These were extensions of the open architecture of the last few paintings in Mark M?ller's Gallery: A marblized fling and subsequent srape off, prints, smooges, taps, monads throughout, stomps... the yellow was to bring the tone up key a bit.

This one was a turn away from the open architecture, back to old school with the screed of paint forming the background and what is nearer to drawing to initiate the painting. The figure is more evident here with delineations that give it away here and there. But there is a confusion that is barely resolved by the green stomps. So I tried again...

Here, I discover a way to draw with cut paper laid over sediments of paint, essentially a decalcomania (Max Earnst's term for laying paper into wet paint and peeling it up again... DeKooning did that too, paper as an equal to the brush).

Back to the open architecture thing. I still like the clot and crush of paint, but if I am to see the first marbled daubs, the skein has to be a net of marks and not a clot and scrum front and center.

Posted by Dennis at 3:08 AM | Comments (2)

September 16, 2004

Most Definitely Preoccupied

The following sentence is a classic line in the bloggerverse:

Sorry about the lite postings lately...

Yep, things are popping here, lots of stuff to do... done. I've been building a reserve of posts that will erupt pretty soon, so please stay tuned: A visit from a VIP, a good friend is staying with us for a couple of weeks to collaborate on a secret project, I've got several works on paper to show you, I've got a few pics from the constructioin site next door, Kiko gave me a skin diver's flashlight for night diving adventures, I have a couple of pics to show you of that.... ?MUCHAS COSAS PARA MIS AMIGOS!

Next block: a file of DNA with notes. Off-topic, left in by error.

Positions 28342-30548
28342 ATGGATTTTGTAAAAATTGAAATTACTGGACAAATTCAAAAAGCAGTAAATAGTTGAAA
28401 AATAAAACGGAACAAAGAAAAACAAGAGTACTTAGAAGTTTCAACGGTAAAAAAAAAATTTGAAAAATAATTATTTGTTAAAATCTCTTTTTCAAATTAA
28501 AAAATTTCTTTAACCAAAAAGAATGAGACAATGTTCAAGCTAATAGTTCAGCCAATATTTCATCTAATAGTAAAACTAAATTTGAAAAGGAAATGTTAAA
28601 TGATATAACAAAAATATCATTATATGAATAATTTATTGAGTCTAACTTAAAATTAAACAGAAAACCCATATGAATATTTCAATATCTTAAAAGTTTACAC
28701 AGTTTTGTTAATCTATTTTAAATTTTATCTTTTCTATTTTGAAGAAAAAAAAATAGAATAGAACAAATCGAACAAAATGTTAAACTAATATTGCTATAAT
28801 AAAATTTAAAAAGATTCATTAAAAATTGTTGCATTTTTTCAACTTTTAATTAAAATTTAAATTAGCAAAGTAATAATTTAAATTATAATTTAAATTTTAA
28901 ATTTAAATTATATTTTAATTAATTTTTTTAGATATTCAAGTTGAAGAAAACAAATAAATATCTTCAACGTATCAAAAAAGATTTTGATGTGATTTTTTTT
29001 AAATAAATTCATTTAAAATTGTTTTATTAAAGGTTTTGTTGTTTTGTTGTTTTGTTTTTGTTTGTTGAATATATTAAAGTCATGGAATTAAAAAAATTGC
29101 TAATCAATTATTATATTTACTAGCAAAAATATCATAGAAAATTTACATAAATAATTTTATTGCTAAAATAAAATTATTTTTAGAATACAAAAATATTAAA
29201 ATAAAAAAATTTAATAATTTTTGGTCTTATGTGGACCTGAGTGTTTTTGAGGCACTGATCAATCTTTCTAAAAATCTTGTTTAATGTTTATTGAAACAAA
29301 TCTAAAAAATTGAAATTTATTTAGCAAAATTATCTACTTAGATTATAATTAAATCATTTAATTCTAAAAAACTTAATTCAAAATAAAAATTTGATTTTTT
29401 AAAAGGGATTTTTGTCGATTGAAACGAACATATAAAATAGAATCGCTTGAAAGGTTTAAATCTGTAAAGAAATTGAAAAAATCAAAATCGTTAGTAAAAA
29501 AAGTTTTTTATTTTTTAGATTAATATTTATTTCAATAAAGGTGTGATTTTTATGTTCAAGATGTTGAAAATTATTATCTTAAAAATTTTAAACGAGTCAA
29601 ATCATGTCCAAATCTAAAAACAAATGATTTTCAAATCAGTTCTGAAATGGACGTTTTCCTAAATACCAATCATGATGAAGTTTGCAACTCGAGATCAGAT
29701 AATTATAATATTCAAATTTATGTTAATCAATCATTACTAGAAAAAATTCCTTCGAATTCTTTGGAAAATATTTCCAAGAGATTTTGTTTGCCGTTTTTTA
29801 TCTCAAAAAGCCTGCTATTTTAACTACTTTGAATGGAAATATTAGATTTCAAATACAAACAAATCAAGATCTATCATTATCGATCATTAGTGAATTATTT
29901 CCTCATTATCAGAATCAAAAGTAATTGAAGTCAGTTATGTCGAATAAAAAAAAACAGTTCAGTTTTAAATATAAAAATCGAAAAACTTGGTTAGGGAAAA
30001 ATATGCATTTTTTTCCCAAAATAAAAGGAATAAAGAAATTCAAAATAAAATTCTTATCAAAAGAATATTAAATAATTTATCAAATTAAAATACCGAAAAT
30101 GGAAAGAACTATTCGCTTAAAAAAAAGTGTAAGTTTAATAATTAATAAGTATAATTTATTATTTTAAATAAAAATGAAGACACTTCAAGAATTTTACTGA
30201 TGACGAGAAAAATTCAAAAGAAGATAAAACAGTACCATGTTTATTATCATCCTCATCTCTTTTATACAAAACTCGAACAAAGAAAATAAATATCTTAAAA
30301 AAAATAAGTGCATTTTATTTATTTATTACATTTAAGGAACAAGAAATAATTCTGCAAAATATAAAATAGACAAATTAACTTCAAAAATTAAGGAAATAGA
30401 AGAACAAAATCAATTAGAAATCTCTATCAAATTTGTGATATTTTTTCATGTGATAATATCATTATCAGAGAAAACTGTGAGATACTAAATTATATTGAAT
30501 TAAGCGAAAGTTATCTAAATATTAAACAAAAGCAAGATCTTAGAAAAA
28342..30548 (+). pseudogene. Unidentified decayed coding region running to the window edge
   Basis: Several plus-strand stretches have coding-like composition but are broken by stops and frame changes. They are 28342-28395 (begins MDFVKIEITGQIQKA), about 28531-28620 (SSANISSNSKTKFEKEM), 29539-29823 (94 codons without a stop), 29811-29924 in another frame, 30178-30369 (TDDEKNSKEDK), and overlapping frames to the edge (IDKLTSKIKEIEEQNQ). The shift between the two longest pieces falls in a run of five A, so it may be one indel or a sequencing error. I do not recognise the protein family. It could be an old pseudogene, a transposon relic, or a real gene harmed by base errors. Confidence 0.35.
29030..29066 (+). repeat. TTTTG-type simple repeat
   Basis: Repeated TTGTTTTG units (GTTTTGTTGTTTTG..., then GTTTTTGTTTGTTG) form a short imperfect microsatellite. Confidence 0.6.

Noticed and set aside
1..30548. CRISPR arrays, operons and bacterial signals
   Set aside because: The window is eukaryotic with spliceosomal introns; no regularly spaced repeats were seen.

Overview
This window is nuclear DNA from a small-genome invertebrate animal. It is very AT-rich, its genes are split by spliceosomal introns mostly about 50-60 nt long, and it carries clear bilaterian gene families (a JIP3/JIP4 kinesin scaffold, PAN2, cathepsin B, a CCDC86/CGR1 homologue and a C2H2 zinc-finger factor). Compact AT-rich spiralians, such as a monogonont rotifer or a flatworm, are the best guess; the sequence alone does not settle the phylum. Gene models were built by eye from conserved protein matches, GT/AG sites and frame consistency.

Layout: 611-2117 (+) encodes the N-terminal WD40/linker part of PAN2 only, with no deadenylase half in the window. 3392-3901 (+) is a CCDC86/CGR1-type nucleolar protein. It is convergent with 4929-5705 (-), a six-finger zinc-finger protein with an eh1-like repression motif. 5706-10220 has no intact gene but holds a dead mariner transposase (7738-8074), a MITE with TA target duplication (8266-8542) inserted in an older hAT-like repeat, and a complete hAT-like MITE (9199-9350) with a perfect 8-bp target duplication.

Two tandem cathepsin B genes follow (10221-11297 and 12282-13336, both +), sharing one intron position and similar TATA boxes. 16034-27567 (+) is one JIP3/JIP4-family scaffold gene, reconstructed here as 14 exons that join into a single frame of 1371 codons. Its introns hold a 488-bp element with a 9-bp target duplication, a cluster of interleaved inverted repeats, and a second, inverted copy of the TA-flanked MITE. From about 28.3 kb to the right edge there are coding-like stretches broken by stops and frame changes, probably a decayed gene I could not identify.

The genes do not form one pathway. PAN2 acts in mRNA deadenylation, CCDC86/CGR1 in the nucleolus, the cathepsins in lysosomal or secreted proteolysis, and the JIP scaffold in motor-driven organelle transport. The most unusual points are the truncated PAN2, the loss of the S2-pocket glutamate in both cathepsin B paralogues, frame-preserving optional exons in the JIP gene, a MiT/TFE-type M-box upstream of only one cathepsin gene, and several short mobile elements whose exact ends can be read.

In the meantime, check out this article and ask yourself why the USA shouldn't consider joining the EU someday. (I found it on this very excellent site: we-make-money-not art)

Posted by Dennis at 5:55 AM | Comments (0)

September 13, 2004

A Poco Preoccupado

I check out Mat Gleason's blog from time to time to get a feel for LA. Here's his latest:

By my count, there were 59 openings at art galleries last night. Throw in MOCA's reception for their Robert Smithson show and you get an eeven 60. This is not counting almost two dozen other openings Friday or seven today.

In the last several years of living in Los Angeles, I've given up on seeing all of the art openings in the city. After a while, all that culture starts to spill out of hand, too much of a good thing. Even if you concede that openings are social cookers and resolve therefore to see the art afterwards, thereby doubling the commute to do both... the ambient pressure (the dinosaurs like Baldasari reflexively do the rounds like a retired nightwatchman who can't sleep at night) to be "professional" and double-attend the shows becomes crushing as the number of shows grows so large.

Studio, family, jobs, life... How can one do it all?

You can't. It's not only a bigger artworld, but one must realise that there are many artworlds, and only a few make the shortlist. In some ways, the artworld is as big as it ever was (I'm thinking of say, early New York, where you can see all the shows in an evening walk in SoHo), it's just that there's a thick peel of other artworlds that have expanded like foam. Tunnelilng into the culture-verse become unavoidable as it grows like the blob.

Stephanie alerted me to this article concerning NY fashion week:

There are 169 shows on the eight-day bill, which ends Wednesday, and to see them all you would need eyes not only in the back of your head but also at the sides, since many shows have to run concurrently to avoid the possibility that people will be looking at sundresses at midnight.

It's a big world, isn't it?